Author­i­ties seize kilo of deadly fen­tanyl in Montco

The Phoenix - - LOCAL NEWS - By Car­lHessler Jr. chessler@21st-cen­tu­ry­media. com @Mont­coCourtNews on Twit­ter

Call­ing it one of the largest fen­tanyl seizures in the his­tory of Mont­gomery County, pros­e­cu­tors said they were able to take a kilo of the syn­thetic opi­oid, “enough to kill half the pop­u­la­tion of the county,” off the streets.

“Fen­tanyl is deadly in very, very small amounts. Minute amounts of this drug can prove fa­tal. Given that 2 to 3 mil­ligrams of fen­tanyl, just five or six grains, can be fa­tal, the kilo that we’re talk­ing about, or 2.2 pounds, in this case con­tained enough fen­tanyl to kill half the pop­u­la­tion of Mont­gomery County,” Dis­trict At­tor­ney Kevin R. Steele said at a news con­fer­ence Tues­day.

Steele an­nounced the ar­rests of three peo­ple who al­legedly were dis­tribut­ing the fa­tal drug.

Wil­bert Tav­eras-Payano, 33, of the Bronx, New York, Lin­coln Payano Del Orbe Jr., 25, of Philadel­phia, and Christina Mo­taSoto, 29, of Philadel­phia, were each ar­raigned on nu­mer­ous drug traf­fick­ing-re­lated charges in con­nec­tion with in­ci­dents that oc­curred be­tween April and July 2017. Each is be­ing held at the county jail in lieu of $1 million bail to await fur­ther court ac­tion.

Mota-Sota re­port­edly is the girl­friend of Del Orbe. Tav­eras-Payano and Del Orbe re­port­edly are cousins.

“This fen­tanyl seizure that we’re talk­ing about has saved many lives,” Steele said.

Steele al­leged that had the kilo of fen­tanyl ended up in the hands of a drug dealer it would have been sold as heroin to ad­dicts through­out Mont­gomery County and the Philadel­phia re­gion.

The one kilo of fen­tanyl, Steele said, could have been di­vided into 300,000 bags that could be sold on the street for $10 apiece. “That rep­re­sents a street value of $3 million,” Steele said “That’s 300,000 bags that are not on the street and … will not be caus­ing pos­si­ble over­dose deaths.”

Gary Tug­gle, spe­cial agent in charge of the Drug En­force­ment Agency in Philadel­phia, called the seizure sig­nif­i­cant.

“The amount of fen­tanyl that was seized in this par­tic­u­lar case could have pro­duced as much as one million fake pills. Not just are we po­ten­tially sav­ing peo­ple who think they’re get­ting ei­ther fen­tanyl or heroin but also folks who are un­know­ingly buy­ing this stuff think­ing they’re get­ting pre­scrip­tion opi­oids,” Tug­gle added.

Steele said fen­tanyl is 40 to 50 times more deadly than heroin.

“It means that the tini­est amount, air­borne that’s in­haled, or a touch of fen­tanyl that’s ab­sorbed through the skin, can lead to res­pi­ra­tory de­pres­sion, res­pi­ra­tory ar­rest and pos­si­bly death. And when it’s shot up by those who are ad­dicted, it means many of them are go­ing to die,” Steele said.

Steele noted that of the 249 over­dose deaths in Mont­gomery County in 2016, 108 in­volved fen­tanyl.

The in­ves­ti­ga­tion be­gan in April, when un­der­cover agents work­ing with county de­tec­tives be­gan ne­go­ti­at­ing with Mo­taSoto, for­merly of Norristown, for the pur­chase of heroin. Mota-Soto, author­i­ties al­leged, had ties to a con­fi­den­tial in­for­mant in Norristown.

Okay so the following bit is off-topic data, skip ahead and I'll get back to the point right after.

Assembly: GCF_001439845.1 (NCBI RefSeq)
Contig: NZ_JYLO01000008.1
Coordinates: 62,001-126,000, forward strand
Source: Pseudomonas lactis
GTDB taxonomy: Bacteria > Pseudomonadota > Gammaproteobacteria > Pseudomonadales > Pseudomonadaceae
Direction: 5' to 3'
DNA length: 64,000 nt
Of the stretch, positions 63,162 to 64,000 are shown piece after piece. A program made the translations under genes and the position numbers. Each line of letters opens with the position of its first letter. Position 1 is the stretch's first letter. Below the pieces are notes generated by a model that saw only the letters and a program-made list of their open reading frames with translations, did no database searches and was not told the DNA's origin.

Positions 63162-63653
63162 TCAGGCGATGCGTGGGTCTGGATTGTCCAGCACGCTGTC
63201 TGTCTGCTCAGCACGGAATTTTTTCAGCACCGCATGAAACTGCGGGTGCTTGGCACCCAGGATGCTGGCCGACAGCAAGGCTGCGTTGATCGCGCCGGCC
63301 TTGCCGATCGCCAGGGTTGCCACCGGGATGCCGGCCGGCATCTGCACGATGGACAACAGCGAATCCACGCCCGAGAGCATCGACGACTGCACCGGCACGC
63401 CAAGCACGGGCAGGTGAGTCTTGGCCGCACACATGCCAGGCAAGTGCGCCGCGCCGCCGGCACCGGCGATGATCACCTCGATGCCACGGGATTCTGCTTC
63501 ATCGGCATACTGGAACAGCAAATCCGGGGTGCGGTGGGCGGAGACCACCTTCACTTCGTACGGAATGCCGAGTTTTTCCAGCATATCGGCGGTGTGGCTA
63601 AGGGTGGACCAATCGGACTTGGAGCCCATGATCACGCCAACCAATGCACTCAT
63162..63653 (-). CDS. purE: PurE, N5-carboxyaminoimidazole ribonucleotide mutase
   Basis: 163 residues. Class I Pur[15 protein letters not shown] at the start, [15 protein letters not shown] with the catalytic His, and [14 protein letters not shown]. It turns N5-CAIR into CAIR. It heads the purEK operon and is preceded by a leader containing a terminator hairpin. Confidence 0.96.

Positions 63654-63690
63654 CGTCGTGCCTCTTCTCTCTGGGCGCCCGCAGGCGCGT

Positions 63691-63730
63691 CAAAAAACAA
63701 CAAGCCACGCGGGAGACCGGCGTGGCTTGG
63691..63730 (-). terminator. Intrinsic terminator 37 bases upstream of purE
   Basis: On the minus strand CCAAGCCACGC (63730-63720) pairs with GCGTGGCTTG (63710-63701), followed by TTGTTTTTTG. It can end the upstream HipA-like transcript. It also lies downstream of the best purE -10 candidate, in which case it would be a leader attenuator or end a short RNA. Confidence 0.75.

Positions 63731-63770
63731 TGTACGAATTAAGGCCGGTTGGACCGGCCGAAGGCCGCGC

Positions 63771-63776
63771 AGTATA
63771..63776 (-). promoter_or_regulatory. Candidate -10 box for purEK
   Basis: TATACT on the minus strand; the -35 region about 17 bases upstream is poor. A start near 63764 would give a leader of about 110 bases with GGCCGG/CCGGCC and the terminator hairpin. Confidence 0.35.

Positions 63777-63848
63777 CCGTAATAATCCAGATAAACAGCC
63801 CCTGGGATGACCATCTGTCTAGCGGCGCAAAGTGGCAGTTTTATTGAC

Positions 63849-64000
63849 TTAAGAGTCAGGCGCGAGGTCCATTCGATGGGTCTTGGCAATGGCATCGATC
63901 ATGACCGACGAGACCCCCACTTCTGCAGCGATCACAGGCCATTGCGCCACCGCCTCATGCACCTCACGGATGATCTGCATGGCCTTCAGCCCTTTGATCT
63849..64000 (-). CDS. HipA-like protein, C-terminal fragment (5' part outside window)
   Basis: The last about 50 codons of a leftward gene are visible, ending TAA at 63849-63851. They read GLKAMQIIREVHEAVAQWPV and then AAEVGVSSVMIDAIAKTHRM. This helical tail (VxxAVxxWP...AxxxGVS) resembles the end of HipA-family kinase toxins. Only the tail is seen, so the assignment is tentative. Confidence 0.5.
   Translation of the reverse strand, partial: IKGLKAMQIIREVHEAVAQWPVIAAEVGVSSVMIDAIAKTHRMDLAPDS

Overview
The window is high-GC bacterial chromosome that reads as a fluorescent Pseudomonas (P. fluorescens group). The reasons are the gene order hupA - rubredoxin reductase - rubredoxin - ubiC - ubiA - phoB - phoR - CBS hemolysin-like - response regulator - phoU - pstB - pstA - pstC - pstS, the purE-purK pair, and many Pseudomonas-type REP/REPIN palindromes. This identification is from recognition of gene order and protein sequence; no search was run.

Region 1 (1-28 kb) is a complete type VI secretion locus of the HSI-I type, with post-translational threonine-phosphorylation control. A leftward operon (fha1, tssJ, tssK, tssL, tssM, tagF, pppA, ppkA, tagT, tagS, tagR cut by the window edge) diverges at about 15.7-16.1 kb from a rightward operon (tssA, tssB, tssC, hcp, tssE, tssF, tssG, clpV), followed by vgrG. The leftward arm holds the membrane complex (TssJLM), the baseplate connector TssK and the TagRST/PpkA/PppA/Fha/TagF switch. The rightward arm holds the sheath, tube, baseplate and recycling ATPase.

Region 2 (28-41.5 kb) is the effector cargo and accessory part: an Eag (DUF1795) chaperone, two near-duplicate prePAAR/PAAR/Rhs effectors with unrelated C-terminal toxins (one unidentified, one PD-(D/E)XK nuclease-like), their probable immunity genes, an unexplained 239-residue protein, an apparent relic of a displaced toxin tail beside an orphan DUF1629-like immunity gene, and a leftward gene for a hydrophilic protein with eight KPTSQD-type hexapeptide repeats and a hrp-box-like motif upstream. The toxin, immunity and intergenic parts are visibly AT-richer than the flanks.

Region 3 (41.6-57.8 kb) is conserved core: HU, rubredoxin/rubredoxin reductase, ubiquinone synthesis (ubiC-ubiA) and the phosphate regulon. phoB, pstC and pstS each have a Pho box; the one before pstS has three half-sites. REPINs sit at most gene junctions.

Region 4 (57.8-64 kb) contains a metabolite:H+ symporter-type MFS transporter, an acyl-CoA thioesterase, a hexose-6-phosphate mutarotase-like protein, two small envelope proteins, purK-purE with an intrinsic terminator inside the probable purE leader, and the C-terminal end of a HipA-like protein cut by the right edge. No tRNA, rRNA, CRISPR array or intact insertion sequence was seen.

Mota-Soto al­legedly agreed to find the in­for­mant a source ca­pa­ble of sup­ply­ing up to 3 kilo­grams of heroin at a time, ac­cord­ing to court pa­pers. On July 11, an in­for­mant met Mota-Soto in Philadel­phia, and Mota-Soto pro­vided “a sam­ple” of what was be­lieved to be heroin for $1,000. How­ever, a chem­i­cal anal­y­sis de­ter­mined the sub­stance was fen­tanyl.

“In fact, the co-de­fen­dants knew it,” Steele al­leged, re­fer­ring to a text mes­sage in which Tav­eras-Payano told Mo­taSoto “what he bought yes­ter­day is syn­thetic.” “Syn­thetic means fen­tanyl.

“So now law en­force­ment was cer­tainly in­ter­ested in buy­ing more fen­tanyl and work­ing our way up the sup­ply pipe­line,” Steele added.

Un­der­cover agents then ne­go­ti­ated to pur­chase a kilo of fen­tanyl from Mota-Soto for $64,000, ac­cord­ing to the crim­i­nal com­plaint. On July 24, that drug trans­ac­tion oc­curred in a shop­ping cen­ter in Chel­tenham and Mota-Soto was taken into cus­tody at that time, pros­e­cu­tors said.

The in­ves­ti­ga­tion con­tin­ued and de­tec­tives were able to even­tu­ally link all three de­fen­dants to the sales of fen­tanyl. De­tec­tives also de­ter­mined that Tav­eras-Pay- ano was the source of the fen­tanyl in the Bronx, New York, and his cousin, Del Orbe, played an in­te­gral role in the two de­liv­er­ies, Steele al­leged.

Steele said fen­tanyl is so pow­er­ful he could not dis­play it to the me­dia, as he typ­i­cally does when an­nounc­ing other drug ar­rests. In­stead, on Tues­day, Steele showed only pho­tos of the drug that was seized by author­i­ties dur­ing the in­ves­ti­ga­tion.

“We’re just not tak­ing any chances with this or ex­pos­ing any­one to it. Fen­tanyl is too deadly to even have in the room,” Steele said.

County and Chel­tenham de­tec­tives were as­sisted in the joint in­ves­ti­ga­tion by Philadel­phia Po­lice, the DEA, Ch­ester County Dis­trict At­tor­ney’s Of­fice, and the U.S. Marshal Ser­vice.


In this photo sub­mit­ted by the Mont­gomery County Dis­trict At­tor­ney’s Of­fice, the ac­tual fen­tanyl re­cently seized is shown.


In this photo sub­mit­ted by the Mont­gomery County Dis­trict At­tor­ney’s Of­fice, you can see the phys­i­cal dif­fer­ences be­tween heroin and fen­tanyl.

Lin­coln Payano Del Orbe

Christina Mota Soto

Wil­bert Tav­eras-Payano

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